The most common species of Flea is the Cat Flea, known for readily biting humans. The Bird Flea are next in importance, followed by the rare Dog Fleas, although other species may
become temporarily attached to dogs. Finally Human Fleas whcih are extremely rare.
Adult fleas are small (averages 2mm in size) wingless insects, with flattened and red-brown, with backwardly directed spines and legs designed for jumping.
All adult Fleas are parasitic on warm-blooded animals. The females lay their eggs after feeding on the infested animal. Female Fleas can live up to two years, during which time they can lay up to 1000 eggs. The eggs drop onto the fl oor and the animal’s bedding. After several days the eggs will develop into larvae. When fully grown the larvae spin well camoufl aged silken cocoons. When fully developed the adult waits within this until it detects the vibrations caused by a potential host. Only then does it emerge. Th e complete lifecycle takes about a month in the summer.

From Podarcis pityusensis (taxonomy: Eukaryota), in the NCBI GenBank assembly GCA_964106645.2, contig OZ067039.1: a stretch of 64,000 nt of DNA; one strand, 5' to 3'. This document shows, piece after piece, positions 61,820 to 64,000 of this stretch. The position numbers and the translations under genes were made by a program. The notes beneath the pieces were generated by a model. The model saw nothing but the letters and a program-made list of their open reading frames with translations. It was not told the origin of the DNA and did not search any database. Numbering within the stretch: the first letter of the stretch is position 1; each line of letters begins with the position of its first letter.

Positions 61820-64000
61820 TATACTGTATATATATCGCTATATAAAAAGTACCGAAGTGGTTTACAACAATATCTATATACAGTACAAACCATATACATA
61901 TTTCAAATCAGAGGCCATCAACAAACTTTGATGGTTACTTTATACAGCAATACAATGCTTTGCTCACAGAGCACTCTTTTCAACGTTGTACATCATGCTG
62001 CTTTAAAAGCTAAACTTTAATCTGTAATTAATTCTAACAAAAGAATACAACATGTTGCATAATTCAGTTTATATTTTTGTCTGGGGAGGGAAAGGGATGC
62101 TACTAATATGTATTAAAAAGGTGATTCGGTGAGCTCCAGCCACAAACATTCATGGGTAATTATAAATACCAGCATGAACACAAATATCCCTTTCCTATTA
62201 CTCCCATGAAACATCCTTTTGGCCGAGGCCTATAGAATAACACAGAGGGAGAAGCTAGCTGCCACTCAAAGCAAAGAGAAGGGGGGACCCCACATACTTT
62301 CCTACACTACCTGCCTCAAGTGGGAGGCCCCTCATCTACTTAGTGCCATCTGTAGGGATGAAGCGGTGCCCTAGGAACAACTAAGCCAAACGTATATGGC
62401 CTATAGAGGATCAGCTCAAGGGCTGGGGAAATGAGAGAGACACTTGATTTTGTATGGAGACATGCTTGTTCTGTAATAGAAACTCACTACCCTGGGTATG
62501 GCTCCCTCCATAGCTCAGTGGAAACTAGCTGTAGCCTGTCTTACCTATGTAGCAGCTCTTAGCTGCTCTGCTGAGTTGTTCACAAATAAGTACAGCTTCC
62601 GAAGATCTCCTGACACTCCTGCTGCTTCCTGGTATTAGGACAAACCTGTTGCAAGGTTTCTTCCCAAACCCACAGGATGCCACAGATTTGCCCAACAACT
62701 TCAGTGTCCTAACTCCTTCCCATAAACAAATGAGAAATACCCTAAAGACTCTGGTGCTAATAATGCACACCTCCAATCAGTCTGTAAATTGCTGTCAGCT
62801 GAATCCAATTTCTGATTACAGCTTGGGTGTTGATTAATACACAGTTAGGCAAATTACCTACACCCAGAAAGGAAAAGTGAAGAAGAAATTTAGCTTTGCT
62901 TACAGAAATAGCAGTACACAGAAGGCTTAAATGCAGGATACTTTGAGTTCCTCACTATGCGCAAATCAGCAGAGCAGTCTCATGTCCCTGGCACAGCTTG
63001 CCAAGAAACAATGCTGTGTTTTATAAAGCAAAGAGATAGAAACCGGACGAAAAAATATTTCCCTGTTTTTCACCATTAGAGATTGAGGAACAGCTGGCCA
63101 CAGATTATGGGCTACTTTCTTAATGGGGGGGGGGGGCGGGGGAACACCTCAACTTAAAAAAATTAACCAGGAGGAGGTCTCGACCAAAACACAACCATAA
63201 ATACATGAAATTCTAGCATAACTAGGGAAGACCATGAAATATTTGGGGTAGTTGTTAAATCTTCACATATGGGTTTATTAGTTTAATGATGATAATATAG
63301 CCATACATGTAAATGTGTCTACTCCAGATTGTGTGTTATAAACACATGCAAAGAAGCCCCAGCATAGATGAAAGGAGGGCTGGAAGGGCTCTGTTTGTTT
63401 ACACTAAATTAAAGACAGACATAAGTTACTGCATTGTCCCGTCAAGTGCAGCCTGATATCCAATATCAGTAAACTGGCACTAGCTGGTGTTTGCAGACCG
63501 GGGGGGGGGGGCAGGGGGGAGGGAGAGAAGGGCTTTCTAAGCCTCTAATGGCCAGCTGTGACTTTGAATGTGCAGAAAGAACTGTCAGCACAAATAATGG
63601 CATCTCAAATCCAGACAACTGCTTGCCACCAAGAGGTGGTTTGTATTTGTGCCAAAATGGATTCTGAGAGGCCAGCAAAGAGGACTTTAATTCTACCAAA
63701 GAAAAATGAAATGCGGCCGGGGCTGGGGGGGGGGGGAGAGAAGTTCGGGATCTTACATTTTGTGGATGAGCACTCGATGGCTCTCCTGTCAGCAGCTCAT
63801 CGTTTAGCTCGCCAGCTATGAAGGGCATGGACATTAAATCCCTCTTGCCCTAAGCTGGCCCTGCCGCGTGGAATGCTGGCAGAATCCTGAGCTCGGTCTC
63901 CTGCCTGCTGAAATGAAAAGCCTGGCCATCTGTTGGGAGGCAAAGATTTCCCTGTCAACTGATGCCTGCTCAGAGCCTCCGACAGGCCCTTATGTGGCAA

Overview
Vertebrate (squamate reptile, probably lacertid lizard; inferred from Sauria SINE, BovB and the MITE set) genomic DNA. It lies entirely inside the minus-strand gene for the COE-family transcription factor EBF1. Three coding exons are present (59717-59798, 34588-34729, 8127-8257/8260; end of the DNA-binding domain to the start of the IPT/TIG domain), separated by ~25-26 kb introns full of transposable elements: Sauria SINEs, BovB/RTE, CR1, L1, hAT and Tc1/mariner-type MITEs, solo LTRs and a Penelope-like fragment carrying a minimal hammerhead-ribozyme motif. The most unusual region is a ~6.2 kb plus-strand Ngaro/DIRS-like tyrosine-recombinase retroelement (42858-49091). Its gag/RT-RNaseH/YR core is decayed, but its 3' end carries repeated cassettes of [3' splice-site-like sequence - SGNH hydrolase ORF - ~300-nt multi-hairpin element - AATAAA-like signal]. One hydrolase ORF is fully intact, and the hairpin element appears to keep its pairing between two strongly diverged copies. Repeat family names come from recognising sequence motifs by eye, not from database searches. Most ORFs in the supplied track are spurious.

Mainly active in communal rooms where pets sleep and where there is most activity. Fleas are generally found to be living on pets, in carpets, pet bedding and upholstered furniture.
Adult Fleas feed on the blood of humans and animals. The larval stages live in the nest of the host and feed on skin, feathers and, most importantly, the blood-rich faeces of the adult flea.
Why control Fleas?
In the UK there is little evidence that Fleas spread disease. However Flea bites can cause intense irritation around the central bright red spot. Different people react diff erently to a bite, both in terms of degree of reaction and time taken to react.